113. [113]. Such as investing, acquiring, or conspiracy. 2 Ronald E. Mallen & Allison Martin Rhodes, Legal Malpractice § 12:2 (2016).

  114. [114]. Id.

  115. [115]. 18 U.S.C. § 1962(c).

  116. [116]. 18 U.S.C. § 1964(c).

  117. [117]. Id.

  118. [118]. Sedima, S.P.R.L. v. Imrex Co., 473 U.S. 479, 496 (1985).

  119. [119]. 18 U.S.C. § 1961(1); see also Gregory P. Joseph, Am. Bar Ass’n, Civil RICO: A Definitive Guide 134–37 (4th ed. 2015).

  120. [120]. 18 U.S.C. § 1961(1)(2012).

  121. [121]. See Klehr v. A.O. Smith Corp., 521 U.S. 179, 191 (1997) (noting that mail and wire fraud are alleged as predicate acts in a “high percentage” of civil RICO claims).

  122. [122]. 18 U.S.C. § 1961(5).

  123. [123]. H.J. Inc. v. Nw. Bell Tel. Co., 492 U.S. 229, 239 (1989) (emphasis in original). Continuity is not a well-defined rule. For more on the definition, including the meaning of open-ended and closed-ended continuity, see id at 237–43; Joseph, supra note 119, at 134–52.

  124. [124]. Al–Abood v. El–Shamari, 217 F.3d 225, 238 (4th Cir. 2000) (internal quotations and citation omitted).

  125. [125]. Sedima, S.P.R.L. v. Imrex Co., 473 U.S. 479, 496 (1985).

  126. [126]. Id.

  127. [127]. See Blakey, The RICO Civil Fraud Action in Context, supra note 110, at 265–70 (citing legislative history). But see G. Robert Blakey & Michael Gerardi, Eliminating Overlap, or Creating A Gap? Judicial Interpretation of the Private Securities Litigation Reform Act of 1995 and RICO, 28 Notre Dame J.L. Ethics & Pub. Pol’y 435, 443 (2014) ( “[T]he contention that RICO is limited to ‘organized crime’ finds no support in the Act’s text, and... is at ‘odds with the tenor of its legislative history’” (quoting H.J. Inc., 492 U.S. at 244)).

  128. [128]. Act of Oct. 15, 1970, Pub. L. No. 91-452, § 904(a), 84 Stat. 947.

  129. [129]. One of the leading proponents of RICO expansion and its author, Professor G. Robert Blakey takes this view. See Blakey, supra note 110, at 280 (asserting that “Congress was well aware that it was creating important new federal criminal and civil remedies in a field traditionally occupied by common law fraud”); Blakey & Gerardi, supra note 127, at 445; see also Pamela Bucy Pierson, RICO Trends: From Gangsters to Class Actions, 65 S.C. L. Rev. 213, 221 (2013) (citing committee reports and hearing transcripts to argue that Congress intended civil RICO to be “used to combat sophisticated business frauds”).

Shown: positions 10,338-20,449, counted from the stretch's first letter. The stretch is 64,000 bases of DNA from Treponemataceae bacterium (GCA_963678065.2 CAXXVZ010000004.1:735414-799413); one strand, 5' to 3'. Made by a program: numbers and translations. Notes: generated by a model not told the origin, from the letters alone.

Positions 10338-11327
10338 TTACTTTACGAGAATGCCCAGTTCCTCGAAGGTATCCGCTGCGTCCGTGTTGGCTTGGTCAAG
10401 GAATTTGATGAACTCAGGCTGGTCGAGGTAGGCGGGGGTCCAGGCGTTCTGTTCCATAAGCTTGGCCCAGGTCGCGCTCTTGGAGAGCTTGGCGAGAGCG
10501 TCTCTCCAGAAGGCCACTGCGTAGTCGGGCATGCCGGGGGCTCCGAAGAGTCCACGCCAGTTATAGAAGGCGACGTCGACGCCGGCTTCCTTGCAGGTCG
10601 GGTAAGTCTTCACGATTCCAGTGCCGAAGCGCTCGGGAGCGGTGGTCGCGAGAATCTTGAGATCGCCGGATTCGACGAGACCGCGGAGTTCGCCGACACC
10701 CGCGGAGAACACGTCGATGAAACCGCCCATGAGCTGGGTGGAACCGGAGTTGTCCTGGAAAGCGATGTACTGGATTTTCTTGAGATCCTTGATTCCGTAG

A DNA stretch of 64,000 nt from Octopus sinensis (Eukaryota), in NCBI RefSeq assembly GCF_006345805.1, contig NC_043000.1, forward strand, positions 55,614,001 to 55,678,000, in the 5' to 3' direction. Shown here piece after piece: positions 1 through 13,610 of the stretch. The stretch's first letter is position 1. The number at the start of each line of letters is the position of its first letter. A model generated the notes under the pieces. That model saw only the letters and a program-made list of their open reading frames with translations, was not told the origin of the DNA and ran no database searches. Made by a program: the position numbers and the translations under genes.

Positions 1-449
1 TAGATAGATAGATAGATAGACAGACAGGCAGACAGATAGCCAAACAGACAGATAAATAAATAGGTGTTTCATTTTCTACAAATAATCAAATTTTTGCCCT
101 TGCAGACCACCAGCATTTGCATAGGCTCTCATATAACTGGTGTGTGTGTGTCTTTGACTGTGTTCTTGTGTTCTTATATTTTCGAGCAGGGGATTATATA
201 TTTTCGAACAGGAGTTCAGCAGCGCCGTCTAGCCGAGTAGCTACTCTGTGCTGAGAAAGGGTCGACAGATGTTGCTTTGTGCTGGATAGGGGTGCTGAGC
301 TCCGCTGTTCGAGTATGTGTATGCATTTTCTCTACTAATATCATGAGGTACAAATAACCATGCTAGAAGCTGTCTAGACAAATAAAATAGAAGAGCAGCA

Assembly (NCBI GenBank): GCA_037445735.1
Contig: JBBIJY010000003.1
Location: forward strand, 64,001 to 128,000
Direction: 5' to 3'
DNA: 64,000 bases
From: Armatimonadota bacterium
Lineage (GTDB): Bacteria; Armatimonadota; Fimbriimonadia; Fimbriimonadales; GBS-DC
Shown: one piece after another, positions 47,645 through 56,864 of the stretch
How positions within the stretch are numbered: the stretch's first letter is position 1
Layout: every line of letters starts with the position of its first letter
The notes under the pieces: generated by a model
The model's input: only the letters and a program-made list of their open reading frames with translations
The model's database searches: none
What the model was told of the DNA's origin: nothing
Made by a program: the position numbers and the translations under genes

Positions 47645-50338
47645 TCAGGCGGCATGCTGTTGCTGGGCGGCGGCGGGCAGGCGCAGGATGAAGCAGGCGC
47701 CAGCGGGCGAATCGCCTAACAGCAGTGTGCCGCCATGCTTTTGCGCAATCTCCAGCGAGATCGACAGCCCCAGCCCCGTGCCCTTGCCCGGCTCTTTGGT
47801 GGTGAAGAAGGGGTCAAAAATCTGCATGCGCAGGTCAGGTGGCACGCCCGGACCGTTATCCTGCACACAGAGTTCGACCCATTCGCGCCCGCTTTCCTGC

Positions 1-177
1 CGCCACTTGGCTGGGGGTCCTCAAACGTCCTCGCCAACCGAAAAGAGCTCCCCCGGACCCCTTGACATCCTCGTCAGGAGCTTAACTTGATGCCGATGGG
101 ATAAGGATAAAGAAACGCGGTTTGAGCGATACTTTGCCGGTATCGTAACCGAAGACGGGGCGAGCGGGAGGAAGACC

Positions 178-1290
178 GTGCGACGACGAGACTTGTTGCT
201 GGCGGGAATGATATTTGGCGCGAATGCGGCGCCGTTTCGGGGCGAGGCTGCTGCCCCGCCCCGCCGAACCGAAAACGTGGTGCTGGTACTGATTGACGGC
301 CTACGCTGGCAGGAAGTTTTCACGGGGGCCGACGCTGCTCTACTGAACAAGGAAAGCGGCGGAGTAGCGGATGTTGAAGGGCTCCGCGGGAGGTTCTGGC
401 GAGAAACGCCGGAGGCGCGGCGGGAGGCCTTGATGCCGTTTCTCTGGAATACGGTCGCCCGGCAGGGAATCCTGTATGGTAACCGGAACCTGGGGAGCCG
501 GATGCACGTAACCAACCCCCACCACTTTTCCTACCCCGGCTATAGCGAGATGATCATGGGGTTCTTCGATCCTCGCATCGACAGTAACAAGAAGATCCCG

130. [130]. See, e.g., Terrance G. Reed, The Defense Case for RICO Reform, 43 Vand. L. Rev. 691, 693 (1990) (citing legislative history).

  131. [131]. Caroline N. Mitchell, Jordan Cunningham & Mark R. Lentz, Returning RICO to Racketeers: Corporations Cannot Constitute an Associated-in-Fact Enterprise Under 18 U.S.C. § 1961(4), 13 Fordham J. Corp. & Fin. L. 1, 34 (2008).

  132. [132]. Sedima, S.P.R.L. v. Imrex Co., 473 U.S. 479, 499 (1985) (quoting Haroco, Inc. v. Am. Nat’l Bank & Tr. Co. of Chicago, 747 F.2d 384, 398 (7th Cir. 1984)).

  133. [133]. Id.

  134. [134]. Chief Justice William H. Rehnquist, Remarks of the Chief Justice, 21 St. Mary’s L.J. 5, 11 (1989).

  135. [135]. Pierson, supra note 129, at 221 (internal quotation marks and citation omitted).

  136. [136]. Susan Getzendanner, Judicial “Pruning” of “Garden Variety Fraud” Civil RICO Cases Does Not Work: It’s Time for Congress to Act, 43 Vand. L. Rev. 673, 680–81 (1990) (relying on author’s years of personal experience as a judge and litigator to observe that disputes involving only predicate acts of mail fraud “are nothing more than commercial disagreements, well suited to resolution under state laws in state courts”).

  137. [137]. Pierson, supra note 129, at 221 (citation omitted).

  138. [138]. See, e.g., H.R. 5111, 101st Cong. § 5 (1990) (proposing a gatekeeper approach that would have required courts to dismiss a RICO lawsuit except upon a prima facie showing of appropriateness of relief, the extent of the defendant’s participation, and the need for deterrence); S. 438, 101st Cong. § 4 (1989) (proposing an amendment of the RICO statute to eliminate automatic treble damages unless the defendant was convicted under criminal RICO); see also Getzendanner, supra note 136, at 685–89 (cataloging and discussing recent legislative efforts at RICO reform); Richard L. Grubb, Attorney Liability Under the Federal Rico Statute: A Call for Awareness in the Absence of Reform, 96 Dick. L. Rev. 257, 268–72 (1992) (analyzing various legislative proposals to amend the RICO statute). Consequently, RICO’s overbreadth is at least partly the result of Congress’s failure to place limits on the statute. See Reed, supra note 130, at 694–95.